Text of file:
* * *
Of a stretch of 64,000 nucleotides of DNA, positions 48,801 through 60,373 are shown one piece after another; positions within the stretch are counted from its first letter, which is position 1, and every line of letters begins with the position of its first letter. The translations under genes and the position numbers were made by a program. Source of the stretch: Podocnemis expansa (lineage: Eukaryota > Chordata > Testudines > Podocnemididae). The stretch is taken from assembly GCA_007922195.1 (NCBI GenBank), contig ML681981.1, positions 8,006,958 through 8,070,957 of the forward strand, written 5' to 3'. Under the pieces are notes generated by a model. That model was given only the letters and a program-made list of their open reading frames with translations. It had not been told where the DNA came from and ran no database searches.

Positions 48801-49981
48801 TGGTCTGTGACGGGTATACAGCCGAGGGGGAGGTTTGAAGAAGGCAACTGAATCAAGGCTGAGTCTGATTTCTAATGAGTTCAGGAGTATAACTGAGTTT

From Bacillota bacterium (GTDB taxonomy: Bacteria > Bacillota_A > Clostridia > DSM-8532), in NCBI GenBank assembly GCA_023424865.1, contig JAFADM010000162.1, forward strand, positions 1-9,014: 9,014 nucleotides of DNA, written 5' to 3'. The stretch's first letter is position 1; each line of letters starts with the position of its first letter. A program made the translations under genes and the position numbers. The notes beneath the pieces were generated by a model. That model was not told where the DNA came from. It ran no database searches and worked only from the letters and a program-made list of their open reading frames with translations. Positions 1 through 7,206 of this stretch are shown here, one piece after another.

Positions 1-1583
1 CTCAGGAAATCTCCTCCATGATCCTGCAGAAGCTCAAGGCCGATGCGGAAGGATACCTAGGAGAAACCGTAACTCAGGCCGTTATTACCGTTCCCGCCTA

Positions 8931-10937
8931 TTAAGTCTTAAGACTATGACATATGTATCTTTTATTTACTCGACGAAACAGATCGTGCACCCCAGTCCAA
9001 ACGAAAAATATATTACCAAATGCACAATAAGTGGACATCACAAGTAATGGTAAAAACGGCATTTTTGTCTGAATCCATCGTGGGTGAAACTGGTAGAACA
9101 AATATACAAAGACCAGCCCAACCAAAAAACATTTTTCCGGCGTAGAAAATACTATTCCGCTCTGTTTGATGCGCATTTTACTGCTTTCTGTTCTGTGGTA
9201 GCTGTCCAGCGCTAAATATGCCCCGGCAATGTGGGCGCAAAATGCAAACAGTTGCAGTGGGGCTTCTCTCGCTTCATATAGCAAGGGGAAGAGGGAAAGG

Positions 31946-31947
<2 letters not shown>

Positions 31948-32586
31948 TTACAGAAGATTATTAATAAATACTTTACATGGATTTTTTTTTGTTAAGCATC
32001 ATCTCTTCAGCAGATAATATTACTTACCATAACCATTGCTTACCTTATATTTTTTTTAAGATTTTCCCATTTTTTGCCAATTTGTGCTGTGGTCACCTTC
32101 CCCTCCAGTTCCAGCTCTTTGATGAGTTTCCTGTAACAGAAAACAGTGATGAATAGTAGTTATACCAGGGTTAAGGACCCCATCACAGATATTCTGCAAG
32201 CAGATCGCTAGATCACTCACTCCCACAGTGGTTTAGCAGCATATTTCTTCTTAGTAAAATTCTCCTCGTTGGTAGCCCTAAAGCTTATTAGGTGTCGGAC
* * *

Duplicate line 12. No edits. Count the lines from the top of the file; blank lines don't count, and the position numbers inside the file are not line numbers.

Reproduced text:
Positions 31946-31947